Coalition Calls for President Obama to Keep Gitmo Open — and Keep Its Detainees Confined There
(Washington, D.C.): The Coalition for Security, Liberty and the Law – a group of military, intelligence, and security policy professionals with substantial national security experience – has sent a letter to President Obama urging him not to veto the National Defense Authorization Act of 2013 (NDAA) over restrictions on the transfer of Guantanamo Bay detainees to the United States, and to instead let those restrictions stand.
The letter also notes that Guantanamo Bay is humane and uniquely secure, and that there is little evidence to suggest that the facility has played a significant role in the recruitment of terrorists to al Qaeda or affiliated organizations.
Signers of the letter (the full text of which can be found below)
Frank J. Gaffney, Jr., President and CEO of the Center for Security Policy, stated: “As President Obama has yet to withdraw from his misguided pledge to close the detention/interrogation facility at Guantanamo Bay, it is imperative that he hear from military and security experts who understand the risks to national security associated with keeping this pledge. The President should put national security before politics and allow the provisions of the FY 2013 National Defense Authorization Act prohibiting the transfer of Gitmo detainees into the United States to become law.”
About the Center for Security Policy
The Center for Security Policy is a non-profit, non-partisan national security organization that specializes in identifying policies, actions, and resource needs that are vital to American security and then ensures that such issues are the subject of both focused, principled examination and effective action by recognized policy experts, appropriate officials, opinion leaders, and the general public. For more information visit www.centerforsecuritypolicy.org.
Coalition for Security, Liberty and the Law
20 December, 2012
President Barack Obama
The White House
1600 Pennsylvania Ave, NW
Washington, D.C. 20500
Dear Mr. President:
As you are aware, the National Defense Authorization Act of Fiscal Year 2013 – the final text of which was agreed upon recently by House of Representatives and Senate Conferees, and will soon come to a vote before both bodies – contains a provision prohibiting the use of federal funds to transfer terrorist detainees from Guantanamo Bay to facilities inside the United States.
Our past experience as military, intelligence, and security policy professionals leads us to believe that the transfer of Guantanamo detainees into the United States would threaten national security and public safety. We therefore urge you not to veto the NDAA over this provision and instead allow it to stand.
Detainees transferred to U.S. prison facilities would turn those prisons – and nearby civilian populations – into terrorist targets. Based on past experience in Guantanamo, they would expose prison staff to unique threats, physical risks and legal liabilities. It is also likely that detainees, with help from counsel, would pressure prison officials to remove special security restrictions. If successful in such efforts, the detainees could have opportunities to radicalize the prison population – a risk previously noted by FBI Director Robert Mueller.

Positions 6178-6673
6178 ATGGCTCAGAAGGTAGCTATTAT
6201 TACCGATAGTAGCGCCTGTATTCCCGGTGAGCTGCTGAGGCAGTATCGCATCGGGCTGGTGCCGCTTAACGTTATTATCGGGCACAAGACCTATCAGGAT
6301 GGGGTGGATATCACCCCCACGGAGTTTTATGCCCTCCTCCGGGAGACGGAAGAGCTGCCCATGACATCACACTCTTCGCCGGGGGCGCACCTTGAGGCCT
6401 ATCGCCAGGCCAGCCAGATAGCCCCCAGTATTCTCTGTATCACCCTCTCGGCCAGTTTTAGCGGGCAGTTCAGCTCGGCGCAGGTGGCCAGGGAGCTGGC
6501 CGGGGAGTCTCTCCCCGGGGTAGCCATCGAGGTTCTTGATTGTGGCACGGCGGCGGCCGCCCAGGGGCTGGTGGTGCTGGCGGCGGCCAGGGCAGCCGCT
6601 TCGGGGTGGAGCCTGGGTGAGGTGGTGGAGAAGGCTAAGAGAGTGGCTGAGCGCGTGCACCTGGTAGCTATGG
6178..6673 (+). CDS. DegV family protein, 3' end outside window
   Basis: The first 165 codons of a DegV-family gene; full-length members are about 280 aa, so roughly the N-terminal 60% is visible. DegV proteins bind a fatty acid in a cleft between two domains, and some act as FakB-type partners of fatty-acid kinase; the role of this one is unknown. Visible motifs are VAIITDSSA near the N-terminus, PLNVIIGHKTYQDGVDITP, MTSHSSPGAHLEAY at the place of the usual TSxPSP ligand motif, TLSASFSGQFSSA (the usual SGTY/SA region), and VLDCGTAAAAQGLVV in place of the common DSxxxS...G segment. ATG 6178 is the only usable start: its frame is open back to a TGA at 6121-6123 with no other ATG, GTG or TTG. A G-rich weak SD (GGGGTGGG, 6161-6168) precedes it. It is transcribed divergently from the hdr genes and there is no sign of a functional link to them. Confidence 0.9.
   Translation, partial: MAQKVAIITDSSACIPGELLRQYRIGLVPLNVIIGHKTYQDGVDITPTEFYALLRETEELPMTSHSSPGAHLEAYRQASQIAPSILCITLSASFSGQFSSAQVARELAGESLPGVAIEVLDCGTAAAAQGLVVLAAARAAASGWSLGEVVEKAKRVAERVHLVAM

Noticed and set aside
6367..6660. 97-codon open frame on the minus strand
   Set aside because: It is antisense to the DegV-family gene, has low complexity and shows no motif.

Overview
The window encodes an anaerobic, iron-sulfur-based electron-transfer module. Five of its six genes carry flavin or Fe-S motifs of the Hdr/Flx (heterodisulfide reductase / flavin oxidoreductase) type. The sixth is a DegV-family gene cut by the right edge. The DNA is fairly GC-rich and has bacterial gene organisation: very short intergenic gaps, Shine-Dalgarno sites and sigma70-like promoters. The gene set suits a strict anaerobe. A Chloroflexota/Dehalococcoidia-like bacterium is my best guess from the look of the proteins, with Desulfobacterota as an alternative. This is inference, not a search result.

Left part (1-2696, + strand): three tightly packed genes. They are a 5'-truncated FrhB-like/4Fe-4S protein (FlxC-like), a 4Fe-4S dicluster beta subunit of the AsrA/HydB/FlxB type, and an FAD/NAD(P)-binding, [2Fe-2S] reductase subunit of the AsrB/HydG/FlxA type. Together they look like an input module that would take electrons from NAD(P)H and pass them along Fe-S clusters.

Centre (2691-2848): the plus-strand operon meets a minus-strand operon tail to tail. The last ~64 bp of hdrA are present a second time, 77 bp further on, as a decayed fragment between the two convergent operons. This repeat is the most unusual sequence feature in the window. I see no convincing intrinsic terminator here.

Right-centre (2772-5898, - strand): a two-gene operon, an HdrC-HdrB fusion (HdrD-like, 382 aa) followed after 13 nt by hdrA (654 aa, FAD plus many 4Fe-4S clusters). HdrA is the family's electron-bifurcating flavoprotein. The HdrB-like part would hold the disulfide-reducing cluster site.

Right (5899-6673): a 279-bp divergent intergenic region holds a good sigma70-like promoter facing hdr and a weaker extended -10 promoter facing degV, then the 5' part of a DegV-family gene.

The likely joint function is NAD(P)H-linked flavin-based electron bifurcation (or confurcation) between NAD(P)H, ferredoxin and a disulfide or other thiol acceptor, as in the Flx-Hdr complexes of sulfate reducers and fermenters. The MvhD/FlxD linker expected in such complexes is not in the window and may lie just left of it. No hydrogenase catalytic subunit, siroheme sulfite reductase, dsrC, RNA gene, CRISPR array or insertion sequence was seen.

To the extent that detainees would receive criminal trials if transferred to the United States, such trials would entail granting due process and other rights that may force the government to choose between revealing classified evidence to secure a conviction in a U.S. court or dropping charges against dangerous terrorists.
Some have argued that Guantanamo remains a symbol of “torture”, and therefore a recruitment tool for terrorists that must be shut down. However, Guantanamo is not only a highly humane and – according to Attorney General Eric Holder – a “well-run, professional facility”, it is also uniquely secure in ways that cannot be replicated at detention facilities within the United States. Additionally, there is little evidence that Guantanamo has played a significant role in the recruitment of terrorists to al Qaeda or its affiliates.
For these reasons, we believe strongly that the detainees should not be transferred to any locale in the United States or its territories, and should instead be kept at Guantanamo Bay. The potential national and local security risks associated with transferring detainees to the United States greatly outweigh any perceived benefits for American foreign policy or national security if such closure were to take place.
Hon. Michael B. Mukasey, former Attorney General of the United States
R. James Woolsey, former Director of Central Intelligence
Adm. Jerome L. Johnson, USN (Ret.)
Adm. James “Ace” Lyons, USN (Ret.)
Lt. Gen. E.G. “Buck” Shuler, Jr., USAF (Ret.)
Brig. Gen. William A. Bloomer, USMC (Ret.)
Brig. Gen. William Weise, USMC (Ret.)
Tidal McCoy, former Acting Secretary of the Air Force
Andrew C. McCarthy, former Chief Assistant United States Attorney
Frank J. Gaffney, Jr., former Acting Assistant Secretary of Defense for International Security Policy
Debra Burlingame, 9/11 Families for a Safe and Strong America
Elaine Donnelly, 1992 Presidential Commission on the Assignment of Women in the Armed Services